Greenwalks

Gardening where the sidewalk ends

Antidote April 14, 2010

Filed under: spring — greenwalks @ 6:30 pm
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I was in a venomous mood the other day, blacker than black. Mostly it was just tiredness, but the cloudy skies and life challenges were combining to send me to Grumptown. I managed to pick my kid up from school, got her to do her homework in the car, and then took her to her one and only after-school activity. Usually I hang out there, but was not in the frame of mind to tolerate cell-phone-yakking parents and screaming siblings. I noticed the sun starting to peek out and opted for a walk instead. I started out feeling like this (loon-y):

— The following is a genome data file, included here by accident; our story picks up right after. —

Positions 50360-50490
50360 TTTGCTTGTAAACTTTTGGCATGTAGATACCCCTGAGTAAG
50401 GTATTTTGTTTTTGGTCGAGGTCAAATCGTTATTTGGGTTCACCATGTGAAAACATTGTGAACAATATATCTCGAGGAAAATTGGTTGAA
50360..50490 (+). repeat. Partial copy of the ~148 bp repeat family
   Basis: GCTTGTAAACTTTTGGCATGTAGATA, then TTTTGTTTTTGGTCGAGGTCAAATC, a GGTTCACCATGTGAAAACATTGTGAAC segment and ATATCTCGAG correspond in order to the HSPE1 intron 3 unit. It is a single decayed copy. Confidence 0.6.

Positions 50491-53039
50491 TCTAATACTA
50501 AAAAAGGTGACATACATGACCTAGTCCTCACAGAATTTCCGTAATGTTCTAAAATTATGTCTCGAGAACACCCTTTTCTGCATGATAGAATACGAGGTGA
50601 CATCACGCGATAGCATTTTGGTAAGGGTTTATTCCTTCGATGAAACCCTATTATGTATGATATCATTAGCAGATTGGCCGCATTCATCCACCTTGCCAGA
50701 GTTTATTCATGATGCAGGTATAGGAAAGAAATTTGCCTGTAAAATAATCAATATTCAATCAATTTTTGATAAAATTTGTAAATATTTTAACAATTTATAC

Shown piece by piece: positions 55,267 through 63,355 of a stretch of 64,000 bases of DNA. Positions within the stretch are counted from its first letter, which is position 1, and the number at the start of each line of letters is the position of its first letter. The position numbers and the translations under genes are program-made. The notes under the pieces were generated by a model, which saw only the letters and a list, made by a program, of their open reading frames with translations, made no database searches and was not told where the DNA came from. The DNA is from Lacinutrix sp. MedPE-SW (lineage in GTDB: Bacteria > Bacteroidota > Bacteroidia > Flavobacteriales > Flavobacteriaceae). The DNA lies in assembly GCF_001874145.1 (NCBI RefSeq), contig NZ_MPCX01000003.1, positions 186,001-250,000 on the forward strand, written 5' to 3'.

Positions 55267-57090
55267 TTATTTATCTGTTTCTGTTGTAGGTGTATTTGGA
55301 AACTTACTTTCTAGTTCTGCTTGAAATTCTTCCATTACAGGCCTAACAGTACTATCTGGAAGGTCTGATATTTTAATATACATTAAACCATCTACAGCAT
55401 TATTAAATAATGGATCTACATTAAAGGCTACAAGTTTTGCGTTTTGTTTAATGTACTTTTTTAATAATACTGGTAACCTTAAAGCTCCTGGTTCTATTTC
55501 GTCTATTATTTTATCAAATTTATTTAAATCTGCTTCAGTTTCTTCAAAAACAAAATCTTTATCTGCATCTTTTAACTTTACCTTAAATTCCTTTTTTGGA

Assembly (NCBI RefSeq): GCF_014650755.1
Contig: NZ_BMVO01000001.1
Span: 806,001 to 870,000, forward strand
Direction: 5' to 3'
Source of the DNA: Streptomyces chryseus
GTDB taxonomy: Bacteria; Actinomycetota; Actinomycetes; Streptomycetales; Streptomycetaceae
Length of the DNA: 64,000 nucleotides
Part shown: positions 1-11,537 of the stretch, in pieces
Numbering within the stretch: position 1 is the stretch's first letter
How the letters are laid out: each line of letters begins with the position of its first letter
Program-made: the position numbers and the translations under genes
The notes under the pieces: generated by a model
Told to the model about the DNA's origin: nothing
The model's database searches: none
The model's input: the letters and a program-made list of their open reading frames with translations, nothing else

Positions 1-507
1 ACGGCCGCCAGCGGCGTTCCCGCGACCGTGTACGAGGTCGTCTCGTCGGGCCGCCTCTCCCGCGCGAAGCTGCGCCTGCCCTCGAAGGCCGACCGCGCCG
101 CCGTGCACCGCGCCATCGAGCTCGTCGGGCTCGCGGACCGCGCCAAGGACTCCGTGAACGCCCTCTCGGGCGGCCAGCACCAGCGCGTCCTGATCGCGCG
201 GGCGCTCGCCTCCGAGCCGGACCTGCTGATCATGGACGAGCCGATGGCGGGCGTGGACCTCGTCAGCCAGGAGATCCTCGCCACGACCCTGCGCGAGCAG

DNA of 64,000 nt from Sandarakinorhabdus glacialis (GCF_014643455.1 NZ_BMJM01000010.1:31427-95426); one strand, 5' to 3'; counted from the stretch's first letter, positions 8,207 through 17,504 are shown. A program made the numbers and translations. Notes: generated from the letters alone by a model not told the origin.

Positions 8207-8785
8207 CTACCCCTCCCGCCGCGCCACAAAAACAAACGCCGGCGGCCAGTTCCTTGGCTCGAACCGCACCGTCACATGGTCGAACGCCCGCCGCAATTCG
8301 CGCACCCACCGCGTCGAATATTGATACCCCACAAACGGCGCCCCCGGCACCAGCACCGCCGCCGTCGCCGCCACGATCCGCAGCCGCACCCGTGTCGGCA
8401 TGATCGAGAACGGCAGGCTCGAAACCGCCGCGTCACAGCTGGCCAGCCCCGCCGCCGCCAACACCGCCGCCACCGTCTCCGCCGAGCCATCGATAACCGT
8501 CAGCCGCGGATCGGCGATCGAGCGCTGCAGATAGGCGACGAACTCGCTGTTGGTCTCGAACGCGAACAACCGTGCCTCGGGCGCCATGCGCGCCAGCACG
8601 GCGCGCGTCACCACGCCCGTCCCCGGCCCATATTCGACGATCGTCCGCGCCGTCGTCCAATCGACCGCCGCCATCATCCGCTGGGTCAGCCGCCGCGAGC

Loony

(I had neglected to bring my camera, so this is another attempt at a post with phone photos.)

The sunny, plant-filled stroll cleared my head and elevated my mood so much that it made the grouchy day seem like a remote dream. Spring, it’s better than an Rx!

Japanese maples leafing out and almost meeting over the sidewalk:

Meeting of the maples

Golden hops and grape hyacinth look great together, why didn’t I think of that?!

Hops & muscari

Incredible huge fuzzy leaves in a parking strip planting (could this be Verbascum?)

Fuzzy foliage

Easter remnant:

Tree egg

Slightly flawed dogwood blossom:

Dogwood blossoms

Didn’t the Dutch pay fortunes for “broken” tulips like this one, back in the day?

Stripy tulip

I want to go back to some of these blocks again because I missed a lot, including some super fab parking strip planter boxes filled with fresh black-gold compost and veggie seeds/starts. Thanks to all of the creative gardeners whose efforts helped to banish the blues!